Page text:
The initial announcement was made in a surprise press conference. President Kirchner said that, with this payment, "we bury an ignominious past of eternal, infinite indebtment." Many of those present later called the decision "historic". The head of the IMF, Rodrigo Rato, saluted it, though remarking that Argentina "faces important challenges ahead". United States Secretary of the Treasury John W. Snow said that this move "shows good faith" on the part of the Argentine government.[25] Nobel Economics Prize laureate Joseph Stiglitz repeatedly criticized the IMF and supported the Argentine strategies on the debt restructuring, but opposed the disindebtment policy, suggesting instead that the IMF should receive the same treatment as the other creditors. Local criticism of the IMF debt paydown centered around the cost, which made funds unavailable for productive purposes within Argentina or to come to terms with outstanding creditors; and second, that the government traded cheap IMF credits for new emissions of public debt at much higher interest rates.[26] Following the initial surprise and mixed reactions local markets rallied, with the MERVAL index growing more in January 2006 than in all of 2005.[27]

The Ministry of Economy reported in June 2005 that the total official Argentine public debt was down by USD63.5 billion from the first semester to USD126.5 billion as a result of the restructuring process; of this, 46% was denominated in dollars, 36% in pesos, and 11% in euros and other currencies. Due to the full payment of the IMF debt and several other adjustments, as of January 2006 the total figure decreased further to USD124.3 billion; bonds not exchanged in 2005 accounted for USD23.4 billion, of which 12.7 billion were already overdue. The Central Bank's reserves surpassed their pre-payment levels on September 27, 2006.[28]

Venezuelan government buys Argentine bonds[edit]

In August 2007, the President of Venezuela Hugo Chávez bought USD500 million Argentine bonds (Boden 2015) which were due to the IMF.[29][30] This purchase was decided by Chávez two years earlier during Tabaré Vázquez's inauguration as President of Uruguay.[31] This trade of bonds would be the Argentine apport to the third emission of Bono del Sur ("Southern Bonds") by the Chávez administration.[30]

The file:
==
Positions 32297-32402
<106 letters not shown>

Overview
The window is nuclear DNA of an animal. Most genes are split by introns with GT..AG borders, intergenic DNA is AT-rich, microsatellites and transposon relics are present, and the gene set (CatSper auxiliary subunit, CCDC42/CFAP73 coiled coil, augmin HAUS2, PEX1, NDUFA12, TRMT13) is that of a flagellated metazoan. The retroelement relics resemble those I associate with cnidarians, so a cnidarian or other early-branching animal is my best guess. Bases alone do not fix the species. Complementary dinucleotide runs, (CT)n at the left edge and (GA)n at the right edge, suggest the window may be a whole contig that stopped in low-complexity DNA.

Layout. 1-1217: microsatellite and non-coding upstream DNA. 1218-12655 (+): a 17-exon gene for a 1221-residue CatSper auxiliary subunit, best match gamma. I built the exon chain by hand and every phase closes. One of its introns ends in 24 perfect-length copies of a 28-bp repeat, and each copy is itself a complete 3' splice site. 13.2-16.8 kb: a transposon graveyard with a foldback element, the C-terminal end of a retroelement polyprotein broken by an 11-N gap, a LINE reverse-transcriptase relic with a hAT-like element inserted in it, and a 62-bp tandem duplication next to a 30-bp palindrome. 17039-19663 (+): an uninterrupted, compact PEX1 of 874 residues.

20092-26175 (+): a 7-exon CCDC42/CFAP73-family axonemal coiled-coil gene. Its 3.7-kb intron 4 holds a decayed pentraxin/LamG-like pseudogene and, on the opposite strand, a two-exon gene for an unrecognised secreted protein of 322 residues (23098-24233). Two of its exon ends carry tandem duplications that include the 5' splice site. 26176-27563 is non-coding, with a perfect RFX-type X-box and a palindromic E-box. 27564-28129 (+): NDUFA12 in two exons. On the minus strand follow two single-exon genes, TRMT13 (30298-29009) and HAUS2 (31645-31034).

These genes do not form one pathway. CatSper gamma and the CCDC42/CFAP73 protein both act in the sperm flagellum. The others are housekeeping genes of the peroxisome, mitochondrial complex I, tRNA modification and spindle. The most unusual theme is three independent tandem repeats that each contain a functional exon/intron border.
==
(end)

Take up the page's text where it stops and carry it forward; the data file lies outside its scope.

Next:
Venezuela bought a total of more than USD5 billion in restructured Argentine bonds from 2005 to 2007.[32]

Holdouts[edit]

Dispute[edit]

A dispute between Argentina and holdouts has been ongoing since at least the 2005 debt restructuring.[2][22] Holdout portfolios represented of 6% of the debt (USD 4 billion) in 2013;[10] of the USD4 billion in bonds owned by holdouts in 2013, USD1.3bn were held by Cayman Islands-based NML Capital Limited and U.S.-based hedge funds Aurelius Capital Management and Blue Angel.[2][10][5] Bondholders who instead accepted the 2005 swap (three out of four did so) saw the value of their bonds rise 90% by 2012,[3] and these continued to rise strongly during 2013.[5]

Vulture funds that rejected the 2005 and 2010 offers to exchange their defaulted bonds resorted instead to lawsuits to block payments to other bondholders and attempts to seize Argentine government assets abroad – notably Central Bank deposits in the Federal Reserve Bank of New York,[33] the presidential airplane, and the ARA Libertad.[21] The Libertad, an Argentine Navy training frigate, was seized at the behest of NML Capital for ten weeks in late 2012 in the port of Tema, Ghana, until the International Tribunal for the Law of the Sea ruled unanimously that it be released.[34] The dispute limited Argentina's access to foreign credit markets as well; in October 2012 Argentina's theoretical borrowing costs were 10.7%, double the average for developing countries.[10] Although Argentina has not raised money on the money markets since the default, the state-owned oil company YPF has already placed debt in the financial markets to finance its investment programme in years to come.[35]

NML Capital[edit]

NML Capital Limited, a Cayman Islands-based offshore unit of Paul Singer's Elliott Management Corporation, purchased the majority of their holdings in 2008, paying an estimated USD49 million for one series of bonds whose face value was over USD220 million.[13] They in turn established the American Task Force Argentina lobbying group against Argentine bond restructuring efforts,[12] and sued to attach Argentina's ongoing payments to the bondholders who had participated in the earlier restructurings.[2]

During the 2000s, Singer's lawyers initially obtained several large judgments against Argentina (all of which were affirmed on appeal), but soon discovered that due to a number of sovereign immunity laws, it was impossible to actually enforce those judgments against the handful of Argentine assets still within the reach of U.S. jurisdiction. They then reexamined their strategy and decided to attach Argentina's ongoing payments to the bondholders who had participated in the 2005 and 2010 restructurings.